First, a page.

NCERT Solutions for Class 11 Chemistry Chapter 9 Hydrogen in English Medium updated for new academic session 2023-2024. Class 11 Chemistry Chapter 9 Exercise and Intext Question Answers, MCQ and Important Extra Question answers are helpful for the preparation of school exams.
NCERT Solutions for Class 11 Chemistry Chapter 9
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Hydrogen has the simplest atomic structure among all the elements around us in Nature. In atomic form it consists of only one proton and one electron. However, in elemental form it exists as a diatomic (H₂) molecule and is called dihydrogen.
Hydrogen, the most abundant element in the universe and the third most abundant on the surface of the globe, is being visualized as the major future source of energy.
Position of Hydrogen in The Periodic Table
Hydrogen is the first element in the periodic table. the elements in the periodic table are arranged according to their electronic configurations. Hydrogen has electronic configuration 1s1. On one hand, its electronic configuration is similar to the outer electronic configuration (ns¹) of alkali metals, which belong to the first group of the periodic table.
Class 11 Chemistry Chapter 9 MCQ
Hydrogen resembles halogens in many respects for which several factors are responsible. Of the following factors which one is most important in this respect?
Why does H⁺ ion always get associated with other atoms or molecules?
Metal hydrides are ionic, covalent or molecular in nature. Among LiH, NaH, KH, RbH, CsH, the correct order of increasing ionic character is
Which of the following hydrides is electron-precise hydride?
Dihydrogen is the most abundant element in the universe (70% of the total mass of the universe) and is the principal element in the solar atmosphere. The giant planets Jupiter and Saturn consist mostly of hydrogen.
Isotopes of Hydrogen
Hydrogen has three isotopes: protium, ¹H₁, deuterium, ²H₁ or D and tritium, ³H₁ or T. These isotopes differ from one another in respect of the presence of neutrons. Ordinary hydrogen, protium, has no neutrons, deuterium (also known as heavy hydrogen) has one and tritium has two neutrons in the nucleus.
Class 11 Chemistry Chapter 9 Multiple Choice Questions
Radioactive elements emit α, β and γ rays and are characterised by their half-lives. The radioactive isotope of hydrogen is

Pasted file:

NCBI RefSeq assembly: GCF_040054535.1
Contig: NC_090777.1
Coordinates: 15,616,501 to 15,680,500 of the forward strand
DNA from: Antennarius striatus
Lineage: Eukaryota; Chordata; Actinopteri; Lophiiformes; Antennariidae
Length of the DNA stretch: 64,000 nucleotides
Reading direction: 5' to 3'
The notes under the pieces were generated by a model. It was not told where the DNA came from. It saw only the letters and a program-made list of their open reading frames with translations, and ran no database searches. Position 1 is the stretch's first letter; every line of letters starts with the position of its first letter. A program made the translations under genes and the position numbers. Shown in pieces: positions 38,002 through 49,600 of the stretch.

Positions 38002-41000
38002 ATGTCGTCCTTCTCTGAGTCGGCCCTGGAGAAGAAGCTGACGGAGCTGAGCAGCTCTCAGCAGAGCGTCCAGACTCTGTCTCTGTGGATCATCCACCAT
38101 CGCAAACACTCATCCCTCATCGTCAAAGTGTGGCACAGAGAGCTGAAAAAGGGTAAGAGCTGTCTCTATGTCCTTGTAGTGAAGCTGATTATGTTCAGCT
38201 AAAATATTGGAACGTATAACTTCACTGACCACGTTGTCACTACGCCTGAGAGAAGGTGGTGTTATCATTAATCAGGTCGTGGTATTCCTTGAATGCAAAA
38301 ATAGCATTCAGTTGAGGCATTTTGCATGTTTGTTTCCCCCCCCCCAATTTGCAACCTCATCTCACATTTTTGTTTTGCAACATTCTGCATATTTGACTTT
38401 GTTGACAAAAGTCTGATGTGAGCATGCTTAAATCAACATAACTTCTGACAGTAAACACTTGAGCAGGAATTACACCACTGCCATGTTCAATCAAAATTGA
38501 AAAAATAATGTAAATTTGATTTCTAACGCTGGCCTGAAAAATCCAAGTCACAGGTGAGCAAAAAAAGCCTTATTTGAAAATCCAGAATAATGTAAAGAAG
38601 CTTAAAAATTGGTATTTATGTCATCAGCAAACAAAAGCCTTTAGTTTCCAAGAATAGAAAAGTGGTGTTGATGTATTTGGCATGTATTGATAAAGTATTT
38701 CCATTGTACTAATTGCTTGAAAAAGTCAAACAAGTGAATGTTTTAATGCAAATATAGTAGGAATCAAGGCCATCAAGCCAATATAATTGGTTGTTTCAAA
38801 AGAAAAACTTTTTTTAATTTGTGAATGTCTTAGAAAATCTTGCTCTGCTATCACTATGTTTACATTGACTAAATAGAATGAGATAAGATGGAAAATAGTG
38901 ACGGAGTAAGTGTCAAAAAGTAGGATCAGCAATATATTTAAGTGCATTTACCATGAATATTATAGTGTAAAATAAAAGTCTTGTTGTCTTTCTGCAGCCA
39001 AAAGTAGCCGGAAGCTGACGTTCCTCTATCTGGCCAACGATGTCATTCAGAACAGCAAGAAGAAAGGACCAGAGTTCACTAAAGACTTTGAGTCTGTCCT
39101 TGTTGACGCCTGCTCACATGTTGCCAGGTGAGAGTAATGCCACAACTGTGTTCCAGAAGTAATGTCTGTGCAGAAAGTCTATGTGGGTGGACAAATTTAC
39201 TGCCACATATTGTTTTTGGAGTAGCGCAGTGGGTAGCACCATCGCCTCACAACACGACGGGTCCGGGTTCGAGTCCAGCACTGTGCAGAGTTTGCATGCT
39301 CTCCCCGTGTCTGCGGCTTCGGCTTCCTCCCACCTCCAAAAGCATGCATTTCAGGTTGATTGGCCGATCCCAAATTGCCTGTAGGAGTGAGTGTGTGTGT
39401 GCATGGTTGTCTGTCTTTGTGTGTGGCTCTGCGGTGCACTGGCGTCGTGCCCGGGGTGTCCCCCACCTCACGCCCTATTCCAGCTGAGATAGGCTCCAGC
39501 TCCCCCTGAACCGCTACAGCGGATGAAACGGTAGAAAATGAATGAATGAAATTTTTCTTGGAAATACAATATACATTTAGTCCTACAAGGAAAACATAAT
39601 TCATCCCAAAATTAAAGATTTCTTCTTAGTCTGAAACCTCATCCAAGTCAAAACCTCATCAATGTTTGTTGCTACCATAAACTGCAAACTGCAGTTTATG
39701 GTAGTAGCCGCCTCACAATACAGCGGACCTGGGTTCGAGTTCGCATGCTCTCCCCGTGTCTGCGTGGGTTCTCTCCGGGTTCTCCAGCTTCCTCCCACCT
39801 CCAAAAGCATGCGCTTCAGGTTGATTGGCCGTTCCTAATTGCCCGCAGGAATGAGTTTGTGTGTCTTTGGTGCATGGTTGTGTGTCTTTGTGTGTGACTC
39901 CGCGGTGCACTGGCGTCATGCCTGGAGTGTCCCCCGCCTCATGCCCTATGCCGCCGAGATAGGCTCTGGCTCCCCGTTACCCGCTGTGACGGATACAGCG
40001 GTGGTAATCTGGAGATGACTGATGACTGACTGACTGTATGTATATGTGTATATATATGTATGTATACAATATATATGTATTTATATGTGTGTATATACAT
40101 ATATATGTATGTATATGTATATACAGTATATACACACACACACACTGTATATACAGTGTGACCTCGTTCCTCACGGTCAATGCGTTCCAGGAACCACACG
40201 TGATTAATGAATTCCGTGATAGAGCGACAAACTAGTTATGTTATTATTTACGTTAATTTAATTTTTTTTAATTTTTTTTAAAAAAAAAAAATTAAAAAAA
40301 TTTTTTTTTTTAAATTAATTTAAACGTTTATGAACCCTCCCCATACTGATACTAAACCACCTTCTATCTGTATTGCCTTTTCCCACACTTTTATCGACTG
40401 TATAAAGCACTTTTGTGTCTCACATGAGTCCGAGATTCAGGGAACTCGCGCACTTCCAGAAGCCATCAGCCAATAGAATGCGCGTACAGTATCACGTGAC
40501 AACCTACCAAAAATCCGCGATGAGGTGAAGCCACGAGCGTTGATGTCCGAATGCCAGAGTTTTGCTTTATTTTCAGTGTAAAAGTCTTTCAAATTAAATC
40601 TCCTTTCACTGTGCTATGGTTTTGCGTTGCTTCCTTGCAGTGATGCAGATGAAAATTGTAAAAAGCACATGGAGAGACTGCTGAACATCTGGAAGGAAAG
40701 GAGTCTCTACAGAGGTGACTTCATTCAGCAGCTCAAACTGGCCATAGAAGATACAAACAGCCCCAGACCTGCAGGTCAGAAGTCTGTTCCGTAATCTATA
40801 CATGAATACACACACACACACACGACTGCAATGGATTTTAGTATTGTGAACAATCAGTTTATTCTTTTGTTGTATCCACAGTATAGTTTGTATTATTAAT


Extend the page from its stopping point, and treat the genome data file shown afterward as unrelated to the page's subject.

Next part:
Consider the reactions: (A) H₂O₂ + 2HI → I₂ + 2H₂O (B) HOCl + H₂O₂ → H₃O⁺ + Cl⁻ + O₂. Which of the following statements is correct about H₂O₂ with reference to these reactions? Hydrogen peroxide is
The oxide that gives H₂O₂ on treatment with dilute H₂SO₄ is
Hydrogen peroxide is
Preparation of Dihydrogen, H₂
There are a number of methods for preparing dihydrogen from metals and metal hydrides.
Laboratory Preparation of Dihydrogen
(i) It is usually prepared by the reaction of granulated zinc with dilute hydrochloric acid.
Zn + 2H⁺ ⟶ Zn²⁺ + H₂
(ii) It can also be prepared by the reaction of zinc with aqueous alkali.
Zn + 2NaOH ⟶ Na₂ZnO₂ + H₂
Class 11 Chemistry Chapter 9 Important Extra Questions
What do you understand by the term auto protolysis of water? What is its significance?
In auto protolysis a proton is transferred between two identical molecules, one of which acts as a Bronsted acid, releasing a proton which is accepted by the other molecule acting as a Bronsted base. For example: water undergoes auto protolysis in the self-ionization of water reaction.
The significance of auto protolysis, water shows its amphoteric nature due to auto protolysis i.e. water reacts with both acids and bases.
How is heavy water prepared? Compare its physical properties with those of ordinary water.
Heavy water is prepared by the prolonged electrolysis of water containing alkali.
Electrolyte: Water containing NaOH.
Cathode: Steel vessel.
Heavy water has a slightly higher boiling point when compared to water. While the boiling point of water is 100 degrees, it is 101.4 degrees for heavy water. In density as well, heavy water has a higher density when compared to water. The PH value of heavy water is 7.41 when compared to water’s PH value of 7.
Explain why HCl is a gas and HF is a liquid.
Strong Intermolecular hydrogen bonding is present in HF molecule than in other hydrogen halides. HCl does not have hydrogen bonding. Hence HF is a liquid at room temperature while HCl is a gas.
Commercial Production of Dihydrogen
(i) Electrolysis of acidified water using platinum electrodes gives hydrogen.
2H₂O (l) ⟶ 2H₂ (g) + O₂ (g)
(ii) High purity (>99.95%) dihydrogen is obtained by electrolysing warm aqueous barium hydroxide solution between nickel electrodes.
(iii) It is obtained as a byproduct in the manufacture of sodium hydroxide and chlorine by the electrolysis of brine solution. During electrolysis, the reactions that take place are:
at anode: 2Cl⁻ (aq) ⟶ Cl₂ (g) + 2e⁻
at cathode: 2H₂O (l) + 2e⁻ ⟶ H₂ (g) + 2OH⁻ (aq)
The overall reaction is
2Na⁺ (aq) + 2Cl⁻ (aq) + 2H₂O(l) ⟶ Cl₂ (g) + H₂ (g) + 2Na⁺ (aq) + 2OH⁻ (aq)
(iv) Reaction of steam on hydrocarbons or coke at high temperatures in the presence of catalyst yields hydrogen.
CH₄ (g) + H₂O (g) ⟶ CO (g) + 3H₂ (g)
The mixture of CO and H₂ is called water gas. As this mixture of CO and H₂ is used for the synthesis of methanol and a number of hydrocarbons, it is also called synthesis gas or SYNGAS.